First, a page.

Making a proper printed book dummy for my project is my number one task over the next few weeks. I have started mapping this out in Adobe In Design but I am very aware of my own inexperience. The Self Publish, Be Happy company’s instructional videos on Vimeo are going to be helpful here and I have noticed that one of their designer-publishers, Brian Paul Lamotte, offers one-to-one tutorials so I may well be taking that up (Self Publish Be Happy 2020). Another look at the curation and sequencing sections of Jörg Colberg’s Understanding Photobooks would be a good idea, too (Colberg 2017). I will likely use either Saal Digital or Blurb for the printing, at least for now, because it is easy and reasonably affordable.
I have drafted a few spreads to give myself an idea of what is possible. Of course, the immediate result is that all kinds of new story lines and points of comparison have arisen. For example, is this going to be a walk driven by enough of an internal narrative so that the sequencing flows through to the end without interruption? Or, are there going to be pauses and diversions, a stop along the way, for example, to examine a Becher-style grid of windows or street lights? At this stage I have no idea. I only know that these ideas are possible and arising.
Here (Figures 1-12 below) is a brief gallery view of some sample spreads. Click for a lightbox view with captions.
COLBERG, Jörg. 2017. Understanding Photobooks: The Form and Content of the Photographic Book. New York: Routledge.
SELF PUBLISH BE HAPPY. 2020. ‘Self Publish, Be Happy’. Self Publish, Be Happy [online]. Available at: https://selfpublishbehappy.com/ [accessed 14 Aug 2020].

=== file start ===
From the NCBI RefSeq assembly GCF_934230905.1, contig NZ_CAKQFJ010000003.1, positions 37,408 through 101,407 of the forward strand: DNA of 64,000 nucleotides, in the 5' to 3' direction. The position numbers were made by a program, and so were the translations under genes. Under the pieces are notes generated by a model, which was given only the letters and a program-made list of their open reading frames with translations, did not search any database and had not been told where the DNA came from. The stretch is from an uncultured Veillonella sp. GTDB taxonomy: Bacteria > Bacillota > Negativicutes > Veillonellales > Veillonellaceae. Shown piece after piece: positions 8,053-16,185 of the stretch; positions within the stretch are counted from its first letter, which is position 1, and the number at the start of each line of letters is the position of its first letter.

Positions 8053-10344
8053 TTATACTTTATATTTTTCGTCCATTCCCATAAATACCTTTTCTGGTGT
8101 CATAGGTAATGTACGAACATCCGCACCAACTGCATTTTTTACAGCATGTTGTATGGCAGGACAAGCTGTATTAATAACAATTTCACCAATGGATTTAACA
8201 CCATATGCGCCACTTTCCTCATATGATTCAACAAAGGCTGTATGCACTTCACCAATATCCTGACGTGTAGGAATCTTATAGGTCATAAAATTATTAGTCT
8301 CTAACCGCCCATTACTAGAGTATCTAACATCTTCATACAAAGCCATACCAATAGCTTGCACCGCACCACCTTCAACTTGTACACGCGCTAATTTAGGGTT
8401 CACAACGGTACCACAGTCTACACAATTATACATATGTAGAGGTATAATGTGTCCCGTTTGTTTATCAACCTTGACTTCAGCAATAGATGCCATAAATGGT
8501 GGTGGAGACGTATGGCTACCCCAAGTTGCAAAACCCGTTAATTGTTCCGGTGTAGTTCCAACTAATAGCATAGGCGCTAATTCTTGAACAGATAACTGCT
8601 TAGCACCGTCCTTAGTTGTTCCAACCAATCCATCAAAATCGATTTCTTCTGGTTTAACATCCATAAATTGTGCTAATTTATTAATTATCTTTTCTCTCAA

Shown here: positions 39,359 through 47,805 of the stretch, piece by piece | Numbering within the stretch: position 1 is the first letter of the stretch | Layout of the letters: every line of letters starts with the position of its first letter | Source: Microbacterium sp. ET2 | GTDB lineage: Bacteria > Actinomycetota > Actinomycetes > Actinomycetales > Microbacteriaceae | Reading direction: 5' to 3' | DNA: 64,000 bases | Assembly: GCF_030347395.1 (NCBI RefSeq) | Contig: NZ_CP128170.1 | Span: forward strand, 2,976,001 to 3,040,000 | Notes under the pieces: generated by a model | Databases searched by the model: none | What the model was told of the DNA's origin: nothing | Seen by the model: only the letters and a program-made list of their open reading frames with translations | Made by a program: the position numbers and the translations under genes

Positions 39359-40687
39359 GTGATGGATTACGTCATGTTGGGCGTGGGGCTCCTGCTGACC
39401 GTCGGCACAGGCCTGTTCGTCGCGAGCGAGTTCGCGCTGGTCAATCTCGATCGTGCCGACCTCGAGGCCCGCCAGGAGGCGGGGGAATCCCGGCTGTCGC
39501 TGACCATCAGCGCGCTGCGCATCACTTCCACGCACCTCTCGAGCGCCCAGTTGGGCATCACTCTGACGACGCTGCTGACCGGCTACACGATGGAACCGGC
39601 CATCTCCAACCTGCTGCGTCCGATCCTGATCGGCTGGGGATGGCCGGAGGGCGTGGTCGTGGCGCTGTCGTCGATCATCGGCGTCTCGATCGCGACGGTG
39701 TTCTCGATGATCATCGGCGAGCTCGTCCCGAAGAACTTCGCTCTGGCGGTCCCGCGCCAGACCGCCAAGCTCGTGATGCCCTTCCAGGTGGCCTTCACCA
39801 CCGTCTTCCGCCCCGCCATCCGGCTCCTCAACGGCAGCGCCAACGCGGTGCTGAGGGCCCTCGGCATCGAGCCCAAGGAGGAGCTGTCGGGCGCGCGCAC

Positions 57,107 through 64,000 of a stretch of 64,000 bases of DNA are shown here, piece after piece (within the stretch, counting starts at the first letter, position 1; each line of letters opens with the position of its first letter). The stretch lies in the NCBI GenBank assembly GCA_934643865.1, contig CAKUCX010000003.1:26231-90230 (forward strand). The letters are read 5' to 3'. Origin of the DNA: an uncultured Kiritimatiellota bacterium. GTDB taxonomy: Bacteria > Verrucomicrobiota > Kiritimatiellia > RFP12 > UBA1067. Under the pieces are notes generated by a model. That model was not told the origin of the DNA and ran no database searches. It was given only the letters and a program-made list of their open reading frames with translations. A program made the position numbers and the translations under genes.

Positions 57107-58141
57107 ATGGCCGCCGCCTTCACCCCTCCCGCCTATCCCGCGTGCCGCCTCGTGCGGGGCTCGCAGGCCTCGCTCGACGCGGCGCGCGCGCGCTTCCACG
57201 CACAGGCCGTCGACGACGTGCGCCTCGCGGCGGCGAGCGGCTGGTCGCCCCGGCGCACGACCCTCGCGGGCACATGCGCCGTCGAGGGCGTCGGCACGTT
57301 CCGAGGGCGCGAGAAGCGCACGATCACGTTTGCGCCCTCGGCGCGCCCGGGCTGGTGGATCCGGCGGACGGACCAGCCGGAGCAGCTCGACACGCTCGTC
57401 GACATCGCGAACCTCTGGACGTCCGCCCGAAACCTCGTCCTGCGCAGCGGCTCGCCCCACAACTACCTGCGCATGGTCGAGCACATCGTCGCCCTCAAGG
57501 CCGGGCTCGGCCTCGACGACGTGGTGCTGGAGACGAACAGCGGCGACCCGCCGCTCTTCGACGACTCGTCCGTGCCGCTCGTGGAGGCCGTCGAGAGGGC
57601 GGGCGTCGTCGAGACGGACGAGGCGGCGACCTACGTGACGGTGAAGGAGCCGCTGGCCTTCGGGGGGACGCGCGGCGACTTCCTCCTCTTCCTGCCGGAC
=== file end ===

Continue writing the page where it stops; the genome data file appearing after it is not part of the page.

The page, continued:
Figures 1-12. Mark CREAN. 2020. Sample spreads for a book dummy. From: Mark Crean. 2020. From Silent City. Collection of the author.
The photographer Robert Adams has some very good words about curation and editing. These are important, partly because I am coming up to submitting my portfolio of work for the module and partly because I am embarking on the preparation of a proper book dummy for my project which will require really careful curation.
‘But you surely can unmake a body of good pictures with poor editing. Editing is every bit as hard as making photographs. No two pictures are qualitatively equal. Their proper ordering cannot be determined by rule.
‘And, there is often the difficulty of deciding whether a picture should be included at all. Is it faithful to the subject? Some of the problem is in freeing yourself from the memory of standing there when you took the photograph, amazed and hopeful and trying hard.
‘It’s the same struggle that Flannery O’Connor said a writer faces: “The writer has to judge himself with a stranger’s eye and a stranger’s scrutiny”’ (Wolf 2019).
‘I think photography is editing, start to finish, editing life, selecting part of it to stand for the whole. The process starts, obviously, with what you choose to include in the finder when you make the exposure. It continues as you study the contact sheets or thumbnails in order to decide which to enlarge. It goes on, sometimes for years, as you try to determine which enlargements are successful. Dorothea Lange, one of my heroes, used to ask herself, sotto voce, “Is it a picture? Is it a picture?” Most photographers are like that, confident one day and unsure the next. And then there is the long search for which pictures may strengthen each other, and in what relationships. That final step usually involves for us laying out all the conceivably appropriate pictures for a book in a line, in a roughly plausible sequence, after which we make a stack of the pictures in that order and go through it to see how they might work as singles or doubles on a spread. Those two steps are then repeated over and over again’ (Chang 2009).
I like the idea that good curation is ‘editing life’ and that the photographer (or artist) must stand back and judge their work ‘with a stranger’s eye and a stranger’s scrutiny’. These are important reminders.